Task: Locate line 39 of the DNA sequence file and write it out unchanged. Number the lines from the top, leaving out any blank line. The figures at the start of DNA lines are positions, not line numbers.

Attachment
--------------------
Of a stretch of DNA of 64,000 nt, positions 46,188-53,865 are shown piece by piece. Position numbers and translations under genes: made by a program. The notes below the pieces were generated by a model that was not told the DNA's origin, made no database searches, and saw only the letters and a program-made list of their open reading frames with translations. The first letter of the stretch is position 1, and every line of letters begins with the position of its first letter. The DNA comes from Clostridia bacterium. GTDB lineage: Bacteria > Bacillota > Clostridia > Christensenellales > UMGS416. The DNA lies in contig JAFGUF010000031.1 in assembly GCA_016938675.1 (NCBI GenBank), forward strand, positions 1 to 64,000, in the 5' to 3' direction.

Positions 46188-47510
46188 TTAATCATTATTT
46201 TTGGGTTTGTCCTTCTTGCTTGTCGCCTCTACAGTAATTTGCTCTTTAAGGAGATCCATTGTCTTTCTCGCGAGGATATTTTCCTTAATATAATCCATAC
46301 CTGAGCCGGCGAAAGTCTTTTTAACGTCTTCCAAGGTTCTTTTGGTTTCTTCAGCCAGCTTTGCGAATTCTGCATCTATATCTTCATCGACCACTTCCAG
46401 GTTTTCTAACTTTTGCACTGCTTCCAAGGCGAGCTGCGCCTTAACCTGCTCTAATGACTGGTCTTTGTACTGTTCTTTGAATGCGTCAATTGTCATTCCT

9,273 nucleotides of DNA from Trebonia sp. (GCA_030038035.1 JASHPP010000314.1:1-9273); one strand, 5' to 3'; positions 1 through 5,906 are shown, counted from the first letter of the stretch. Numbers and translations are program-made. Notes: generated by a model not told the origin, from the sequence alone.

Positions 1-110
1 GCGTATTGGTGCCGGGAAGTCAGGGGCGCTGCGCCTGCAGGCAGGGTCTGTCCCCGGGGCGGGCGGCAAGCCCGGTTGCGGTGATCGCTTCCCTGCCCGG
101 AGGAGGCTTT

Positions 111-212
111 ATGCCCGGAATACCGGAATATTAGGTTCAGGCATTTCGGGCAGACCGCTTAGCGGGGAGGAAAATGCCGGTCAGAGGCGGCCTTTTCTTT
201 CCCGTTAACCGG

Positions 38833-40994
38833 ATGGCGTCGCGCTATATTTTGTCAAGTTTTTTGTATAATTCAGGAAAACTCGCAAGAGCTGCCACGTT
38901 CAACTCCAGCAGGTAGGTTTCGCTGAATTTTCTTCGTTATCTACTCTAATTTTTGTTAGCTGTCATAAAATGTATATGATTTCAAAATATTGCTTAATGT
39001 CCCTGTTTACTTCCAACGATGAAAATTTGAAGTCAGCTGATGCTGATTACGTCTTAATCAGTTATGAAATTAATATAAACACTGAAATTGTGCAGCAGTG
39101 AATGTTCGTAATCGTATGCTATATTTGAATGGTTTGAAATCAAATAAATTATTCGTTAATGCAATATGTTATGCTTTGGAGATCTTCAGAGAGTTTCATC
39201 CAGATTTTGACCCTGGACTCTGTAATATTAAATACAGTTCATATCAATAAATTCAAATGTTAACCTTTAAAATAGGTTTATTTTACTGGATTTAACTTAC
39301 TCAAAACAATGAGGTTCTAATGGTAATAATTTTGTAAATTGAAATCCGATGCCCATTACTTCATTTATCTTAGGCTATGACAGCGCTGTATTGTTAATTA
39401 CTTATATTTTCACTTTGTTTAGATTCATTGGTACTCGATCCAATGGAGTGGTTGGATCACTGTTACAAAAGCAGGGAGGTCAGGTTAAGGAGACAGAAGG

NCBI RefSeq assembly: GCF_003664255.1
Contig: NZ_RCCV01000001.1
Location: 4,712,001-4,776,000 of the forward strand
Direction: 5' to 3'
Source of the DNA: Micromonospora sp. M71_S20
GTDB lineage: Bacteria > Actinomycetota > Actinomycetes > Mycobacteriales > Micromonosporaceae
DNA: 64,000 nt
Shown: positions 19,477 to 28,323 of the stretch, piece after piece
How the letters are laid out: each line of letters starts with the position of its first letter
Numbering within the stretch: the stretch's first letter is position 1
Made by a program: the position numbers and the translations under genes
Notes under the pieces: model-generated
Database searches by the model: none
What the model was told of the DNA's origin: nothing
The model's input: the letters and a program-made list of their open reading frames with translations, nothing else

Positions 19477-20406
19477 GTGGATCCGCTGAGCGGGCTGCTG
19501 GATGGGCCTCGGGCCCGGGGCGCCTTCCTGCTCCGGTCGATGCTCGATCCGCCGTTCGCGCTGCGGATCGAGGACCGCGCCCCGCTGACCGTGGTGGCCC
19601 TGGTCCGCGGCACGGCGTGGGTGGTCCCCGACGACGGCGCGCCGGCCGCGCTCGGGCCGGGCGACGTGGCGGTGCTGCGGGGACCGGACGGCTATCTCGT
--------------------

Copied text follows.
19501 GATGGGCCTCGGGCCCGGGGCGCCTTCCTGCTCCGGTCGATGCTCGATCCGCCGTTCGCGCTGCGGATCGAGGACCGCGCCCCGCTGACCGTGGTGGCCC